Vic Zast

From the perspective of being an owner, an industry pioneer in corporate sponsorship, a track president and fan, Vic Zast writes the "Destinations" column for The Blood-Horse. His five-star ratings of international events have shed light on racing in all corners of the globe - from England, Australia, Hong Kong, Dubai to Japan.

Vic is a regular contributor to, a columnist for the Illinois Racing News and has written on racing for, National Public radio and The Age, Australia's leading daily.

Vic makes his home in Chicago and lives in Saratoga Springs in August.

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Monday, June 25, 2007

Queen of the Plate

Etobicoke, Ontario--The force known as girl power made its way up the Hudson, across the width of the Empire State, around the Golden Horseshoe of Ontario and into a suburb of Toronto.

Belmont Stakes champion Rags to Riches isnt the only young lass to distinguish herself against lads. Yesterday, Emma-Jayne Wilson, 25, became the first female jockey to win Canadas main prize. Wilson, aboard 15-1 outsider Mike Fox, won the 164th running of the Queens Plate.

Hers was no easy feat seeing that Jiggs Coz, the favorite, and a trio of American invaders garnered most of the pre-race attention. Moreover, the owner and trainer of Mike Fox hadnt won the Plate either.

British-born Ian Black has been a trainer for only three years. He has plenty experience around horses, having been the manager of Kinghaven Farms for 30 years, but saddling the horses and giving a leg up to jockeys are relatively new to him. I suspected he would run very, very well, the way he trains, said Black, after the race. But Mike Fox had been victorious in three of his seven lifetime starts, so his morning works werent a failsafe barometer.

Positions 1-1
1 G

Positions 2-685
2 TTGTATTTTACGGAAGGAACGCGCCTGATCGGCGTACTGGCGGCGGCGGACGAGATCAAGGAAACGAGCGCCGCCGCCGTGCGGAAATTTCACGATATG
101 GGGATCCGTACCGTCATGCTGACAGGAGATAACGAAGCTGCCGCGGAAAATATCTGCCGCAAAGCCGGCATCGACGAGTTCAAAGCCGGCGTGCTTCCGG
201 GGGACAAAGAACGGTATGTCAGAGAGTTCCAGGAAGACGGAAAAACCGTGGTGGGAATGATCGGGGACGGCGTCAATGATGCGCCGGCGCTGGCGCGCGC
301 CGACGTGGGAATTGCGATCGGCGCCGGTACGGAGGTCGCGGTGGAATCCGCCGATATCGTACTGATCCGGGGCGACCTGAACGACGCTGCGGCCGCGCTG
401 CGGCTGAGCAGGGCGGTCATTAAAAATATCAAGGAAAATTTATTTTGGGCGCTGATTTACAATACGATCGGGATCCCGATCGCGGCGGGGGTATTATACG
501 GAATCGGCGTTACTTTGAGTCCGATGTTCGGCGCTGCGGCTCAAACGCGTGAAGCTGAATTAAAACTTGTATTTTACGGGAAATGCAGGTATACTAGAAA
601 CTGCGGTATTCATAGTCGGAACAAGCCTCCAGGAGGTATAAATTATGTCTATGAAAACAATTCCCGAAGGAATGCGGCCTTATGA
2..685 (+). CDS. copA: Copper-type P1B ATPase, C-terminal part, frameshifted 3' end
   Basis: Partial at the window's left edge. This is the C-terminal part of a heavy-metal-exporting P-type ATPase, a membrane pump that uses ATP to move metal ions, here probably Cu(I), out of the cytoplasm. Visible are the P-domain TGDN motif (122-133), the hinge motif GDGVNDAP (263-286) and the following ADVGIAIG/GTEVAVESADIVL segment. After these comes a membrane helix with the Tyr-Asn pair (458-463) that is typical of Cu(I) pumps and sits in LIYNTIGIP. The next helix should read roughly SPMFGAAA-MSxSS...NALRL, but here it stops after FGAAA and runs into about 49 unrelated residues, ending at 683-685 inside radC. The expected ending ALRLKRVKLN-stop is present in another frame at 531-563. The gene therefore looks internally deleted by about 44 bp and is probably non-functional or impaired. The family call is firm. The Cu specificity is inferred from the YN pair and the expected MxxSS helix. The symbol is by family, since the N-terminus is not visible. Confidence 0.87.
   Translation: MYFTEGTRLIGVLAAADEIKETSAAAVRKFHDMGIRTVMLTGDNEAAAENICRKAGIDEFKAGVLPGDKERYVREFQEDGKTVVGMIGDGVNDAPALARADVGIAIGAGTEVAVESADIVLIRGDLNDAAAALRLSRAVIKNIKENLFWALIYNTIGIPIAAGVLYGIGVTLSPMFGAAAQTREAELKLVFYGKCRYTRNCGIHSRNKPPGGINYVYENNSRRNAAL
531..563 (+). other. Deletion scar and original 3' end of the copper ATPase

Wilson promised six years ago when she first started riding that shed make a star in the saddle of herself. In 2006, she captured her second consecutive Woodbine riding title and was voted the Sovereign Award as Apprentice of the Year for the second year running. In 2005, she won a similar Eclipse Award. Her ride aboard Mike Fox in the Plate yesterday confirmed that the voters werent foolish.

Wilson tracked the leaders in third place for most of the race. Allezandro, a High Yield colt with an obviously bright future having raced only twice before Saturday, seemed to be the winner with a mere furlong to go. But then Jiggs Coz started after him. As the two runners approached the finish line, it looked to be either horses race. Then, somehow, miraculously, between them, Mike Fox with Wilson aboard made their presence felt.

Wilson drove the bay son of Giants Causeway through a hole that was the size of a wedding band. The winning margin was three-quarters of a length. The final time, a nondescript 2:05:80 with a final quarter in 28 ticks.

Nobody at Woodbine cared how slowly the winner ran. Everyone was fixated on Wilson, as she plucked flowers from the purple and gold floral blanket and smiled through her long-winded interviews. In the white silks and green sleeves and cap of D. Morgan Firestones racing silks, she became Queen of the Plate, not a Queens Plate jockey.

More than any other racing jurisdiction, Ontario gives women a chance to ride in the afternoons when it counts. Chantal Sutherland, a regular on the New York circuit for several years, came out of Canada. Michelle Rainford is the hottest jock at Woodbine in June.